"An enormous amount of work has gone in to delivering this project in such a short time," said South Australian Premier Jay Weatherill in a statement. "The world's largest lithium ion battery will be an important part of our energy mix."
Musk famously promised to build the Powerpack-based system in 100 days, but that now seems more like a savvy PR move than an actual bet. Musk said that the clock would start when the contract was signed, and on that day (September 29th), the project was actually about half done, as the photo above shows. That said, Tesla finished a whopping 45 days ahead of schedule, and if you don't count weekends, Tesla did actually finish the project exactly 99 days after Musk made the initial bet.
The next step is to test the Powerpack system, which is designed to backup around 30,000 homes -- exactly the number that were affected by a long blackout in September, 2016. That set off a storm of criticism in South Australia, include a sharp exchange between Weatherill and Australian Environment Minister Josh Frydenberg.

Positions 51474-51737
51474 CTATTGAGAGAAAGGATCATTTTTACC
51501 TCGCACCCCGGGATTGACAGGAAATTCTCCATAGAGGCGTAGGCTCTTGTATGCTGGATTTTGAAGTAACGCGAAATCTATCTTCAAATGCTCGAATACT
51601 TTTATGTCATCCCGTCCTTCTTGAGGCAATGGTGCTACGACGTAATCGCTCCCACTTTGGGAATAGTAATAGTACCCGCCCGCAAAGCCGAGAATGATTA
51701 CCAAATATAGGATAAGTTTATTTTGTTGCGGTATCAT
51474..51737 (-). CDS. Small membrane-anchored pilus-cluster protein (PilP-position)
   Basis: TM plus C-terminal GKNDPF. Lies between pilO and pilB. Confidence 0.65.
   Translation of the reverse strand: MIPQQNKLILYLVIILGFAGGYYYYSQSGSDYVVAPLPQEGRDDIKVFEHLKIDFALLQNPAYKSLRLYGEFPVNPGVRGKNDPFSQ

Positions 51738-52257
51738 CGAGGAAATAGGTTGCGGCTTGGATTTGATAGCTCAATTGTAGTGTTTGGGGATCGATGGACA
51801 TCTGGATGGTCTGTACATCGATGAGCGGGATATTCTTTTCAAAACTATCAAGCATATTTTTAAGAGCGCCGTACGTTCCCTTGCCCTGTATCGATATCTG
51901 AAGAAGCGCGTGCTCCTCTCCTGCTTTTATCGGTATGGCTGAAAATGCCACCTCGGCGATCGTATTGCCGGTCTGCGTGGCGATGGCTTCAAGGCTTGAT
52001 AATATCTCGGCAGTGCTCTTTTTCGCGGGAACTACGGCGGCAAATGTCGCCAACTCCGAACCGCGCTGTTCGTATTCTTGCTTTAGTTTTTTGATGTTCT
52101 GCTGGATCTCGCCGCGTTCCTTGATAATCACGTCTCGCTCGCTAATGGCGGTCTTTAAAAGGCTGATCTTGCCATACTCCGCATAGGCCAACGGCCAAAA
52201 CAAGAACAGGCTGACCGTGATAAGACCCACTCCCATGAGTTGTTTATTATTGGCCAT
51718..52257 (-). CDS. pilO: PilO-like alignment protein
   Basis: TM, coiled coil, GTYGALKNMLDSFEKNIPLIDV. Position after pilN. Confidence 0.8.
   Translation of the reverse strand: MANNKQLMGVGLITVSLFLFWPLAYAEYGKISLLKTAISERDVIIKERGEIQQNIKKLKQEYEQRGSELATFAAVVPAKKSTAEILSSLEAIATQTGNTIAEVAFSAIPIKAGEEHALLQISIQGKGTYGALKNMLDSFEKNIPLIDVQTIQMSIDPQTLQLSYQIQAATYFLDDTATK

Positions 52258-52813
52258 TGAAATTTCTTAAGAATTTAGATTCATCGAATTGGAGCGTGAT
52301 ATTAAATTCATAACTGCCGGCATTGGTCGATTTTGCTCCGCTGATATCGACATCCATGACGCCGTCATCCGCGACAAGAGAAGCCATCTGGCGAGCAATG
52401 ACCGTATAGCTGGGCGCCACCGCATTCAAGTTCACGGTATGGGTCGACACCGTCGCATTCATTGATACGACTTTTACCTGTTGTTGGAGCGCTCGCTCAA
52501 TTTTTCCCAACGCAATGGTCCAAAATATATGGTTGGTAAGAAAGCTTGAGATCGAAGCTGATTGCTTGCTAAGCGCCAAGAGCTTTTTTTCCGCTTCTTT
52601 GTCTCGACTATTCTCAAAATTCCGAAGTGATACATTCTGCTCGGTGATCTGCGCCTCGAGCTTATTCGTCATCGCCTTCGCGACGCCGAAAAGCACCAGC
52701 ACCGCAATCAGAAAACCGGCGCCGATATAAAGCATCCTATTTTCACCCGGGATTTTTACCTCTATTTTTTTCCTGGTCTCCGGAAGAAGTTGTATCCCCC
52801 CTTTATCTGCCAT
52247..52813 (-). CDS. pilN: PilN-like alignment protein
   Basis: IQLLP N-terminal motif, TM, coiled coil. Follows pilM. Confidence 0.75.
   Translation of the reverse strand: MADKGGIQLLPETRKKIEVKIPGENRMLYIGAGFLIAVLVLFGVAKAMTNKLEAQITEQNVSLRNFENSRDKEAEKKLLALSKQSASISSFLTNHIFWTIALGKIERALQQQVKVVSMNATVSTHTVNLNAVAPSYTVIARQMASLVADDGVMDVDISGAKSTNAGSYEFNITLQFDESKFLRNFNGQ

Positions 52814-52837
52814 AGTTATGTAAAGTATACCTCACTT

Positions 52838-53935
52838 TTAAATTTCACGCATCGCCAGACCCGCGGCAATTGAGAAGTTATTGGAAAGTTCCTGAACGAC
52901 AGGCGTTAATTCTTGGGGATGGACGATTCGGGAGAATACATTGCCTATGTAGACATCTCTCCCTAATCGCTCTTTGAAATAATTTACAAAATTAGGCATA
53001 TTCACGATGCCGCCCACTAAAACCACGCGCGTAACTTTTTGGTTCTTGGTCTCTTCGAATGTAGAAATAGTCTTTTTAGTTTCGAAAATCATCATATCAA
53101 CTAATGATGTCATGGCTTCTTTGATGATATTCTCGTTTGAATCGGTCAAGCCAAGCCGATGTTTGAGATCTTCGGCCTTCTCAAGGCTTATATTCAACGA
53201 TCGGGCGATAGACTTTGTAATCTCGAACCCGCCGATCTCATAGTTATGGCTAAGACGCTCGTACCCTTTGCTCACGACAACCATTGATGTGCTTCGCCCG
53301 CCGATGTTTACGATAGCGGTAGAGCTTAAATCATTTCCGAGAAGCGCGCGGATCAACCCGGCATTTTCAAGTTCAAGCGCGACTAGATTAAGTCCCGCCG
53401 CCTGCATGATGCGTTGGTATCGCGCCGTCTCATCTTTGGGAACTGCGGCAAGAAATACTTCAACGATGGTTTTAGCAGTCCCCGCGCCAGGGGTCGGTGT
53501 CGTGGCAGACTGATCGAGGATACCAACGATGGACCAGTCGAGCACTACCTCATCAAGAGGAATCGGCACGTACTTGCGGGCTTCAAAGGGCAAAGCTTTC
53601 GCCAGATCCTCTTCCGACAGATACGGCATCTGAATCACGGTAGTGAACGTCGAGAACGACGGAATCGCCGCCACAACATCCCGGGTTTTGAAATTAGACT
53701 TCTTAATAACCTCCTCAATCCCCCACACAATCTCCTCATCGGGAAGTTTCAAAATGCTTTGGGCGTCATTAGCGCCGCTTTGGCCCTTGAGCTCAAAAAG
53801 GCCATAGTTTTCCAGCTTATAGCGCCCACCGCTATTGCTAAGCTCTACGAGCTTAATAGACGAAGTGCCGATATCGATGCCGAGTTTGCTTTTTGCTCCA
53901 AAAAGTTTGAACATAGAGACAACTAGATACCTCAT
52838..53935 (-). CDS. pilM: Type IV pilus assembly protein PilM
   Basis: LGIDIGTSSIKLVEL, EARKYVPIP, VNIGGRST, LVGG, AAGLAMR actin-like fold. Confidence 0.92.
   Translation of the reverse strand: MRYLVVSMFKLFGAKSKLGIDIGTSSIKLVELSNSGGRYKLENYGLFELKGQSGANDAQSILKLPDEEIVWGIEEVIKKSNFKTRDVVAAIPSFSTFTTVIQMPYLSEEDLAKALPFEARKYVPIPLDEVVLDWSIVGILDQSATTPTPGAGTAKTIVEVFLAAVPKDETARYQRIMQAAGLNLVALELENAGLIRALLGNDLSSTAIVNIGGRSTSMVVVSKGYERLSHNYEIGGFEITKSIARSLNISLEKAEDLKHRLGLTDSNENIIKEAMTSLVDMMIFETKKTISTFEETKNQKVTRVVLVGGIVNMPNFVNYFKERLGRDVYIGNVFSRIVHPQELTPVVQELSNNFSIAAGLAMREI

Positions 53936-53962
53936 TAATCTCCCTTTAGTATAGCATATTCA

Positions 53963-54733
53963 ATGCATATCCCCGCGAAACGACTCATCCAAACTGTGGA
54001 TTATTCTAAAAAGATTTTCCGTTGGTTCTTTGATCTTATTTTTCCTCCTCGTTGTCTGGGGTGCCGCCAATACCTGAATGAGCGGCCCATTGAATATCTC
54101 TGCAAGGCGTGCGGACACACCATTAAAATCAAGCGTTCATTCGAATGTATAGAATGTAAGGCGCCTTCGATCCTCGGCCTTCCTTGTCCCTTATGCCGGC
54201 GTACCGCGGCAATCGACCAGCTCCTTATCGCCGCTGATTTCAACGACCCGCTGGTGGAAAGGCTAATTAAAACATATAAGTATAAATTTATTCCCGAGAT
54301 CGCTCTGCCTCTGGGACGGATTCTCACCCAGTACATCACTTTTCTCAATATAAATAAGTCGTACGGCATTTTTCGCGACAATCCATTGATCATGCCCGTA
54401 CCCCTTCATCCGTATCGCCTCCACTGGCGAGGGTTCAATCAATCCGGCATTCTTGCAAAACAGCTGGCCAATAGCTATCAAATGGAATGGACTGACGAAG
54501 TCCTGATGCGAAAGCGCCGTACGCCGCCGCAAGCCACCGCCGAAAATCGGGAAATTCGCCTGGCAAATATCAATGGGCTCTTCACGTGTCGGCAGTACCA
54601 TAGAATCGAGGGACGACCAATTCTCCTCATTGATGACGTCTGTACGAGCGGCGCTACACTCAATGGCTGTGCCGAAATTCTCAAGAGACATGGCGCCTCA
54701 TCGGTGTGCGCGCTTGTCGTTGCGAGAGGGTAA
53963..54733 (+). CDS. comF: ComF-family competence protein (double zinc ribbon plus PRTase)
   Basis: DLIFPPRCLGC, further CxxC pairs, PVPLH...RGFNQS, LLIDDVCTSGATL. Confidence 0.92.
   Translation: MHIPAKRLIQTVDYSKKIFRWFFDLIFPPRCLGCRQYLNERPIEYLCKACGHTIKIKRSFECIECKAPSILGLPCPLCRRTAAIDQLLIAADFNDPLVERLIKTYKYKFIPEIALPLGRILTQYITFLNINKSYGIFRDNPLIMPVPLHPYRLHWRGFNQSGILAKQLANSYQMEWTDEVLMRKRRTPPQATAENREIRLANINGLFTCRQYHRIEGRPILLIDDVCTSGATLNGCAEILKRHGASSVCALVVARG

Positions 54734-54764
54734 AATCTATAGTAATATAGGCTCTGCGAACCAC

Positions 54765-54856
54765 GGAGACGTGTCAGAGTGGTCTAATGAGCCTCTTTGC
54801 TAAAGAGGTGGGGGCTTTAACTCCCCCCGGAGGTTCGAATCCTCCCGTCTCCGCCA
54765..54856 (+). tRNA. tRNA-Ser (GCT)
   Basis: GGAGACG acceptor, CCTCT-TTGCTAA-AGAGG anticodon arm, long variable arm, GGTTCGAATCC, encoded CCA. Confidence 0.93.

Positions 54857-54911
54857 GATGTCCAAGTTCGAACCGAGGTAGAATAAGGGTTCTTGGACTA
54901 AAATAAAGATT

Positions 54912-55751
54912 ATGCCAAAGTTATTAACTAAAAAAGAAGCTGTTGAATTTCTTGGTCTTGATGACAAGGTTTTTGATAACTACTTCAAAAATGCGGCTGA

Critics of solar and wind energy claim that unlike coal or nuclear, it's often not dependable -- sometimes, obviously, the wind doesn't blow and the sun doesn't shine. Lithium battery backup systems from companies like Tesla can charge up when such power plants are productive, however, and then provide backup energy when they're not.
Tesla sells the Powerwall system for individual homes, letting users get more out of their solar panels. The Powerpack, however, is aimed at businesses and large power producers. The Hornsdale farm is currently the largest battery backup installation in the world at 100 megawatts, but as solar and wind energy become increasingly popular, that record is likely to be shattered soon.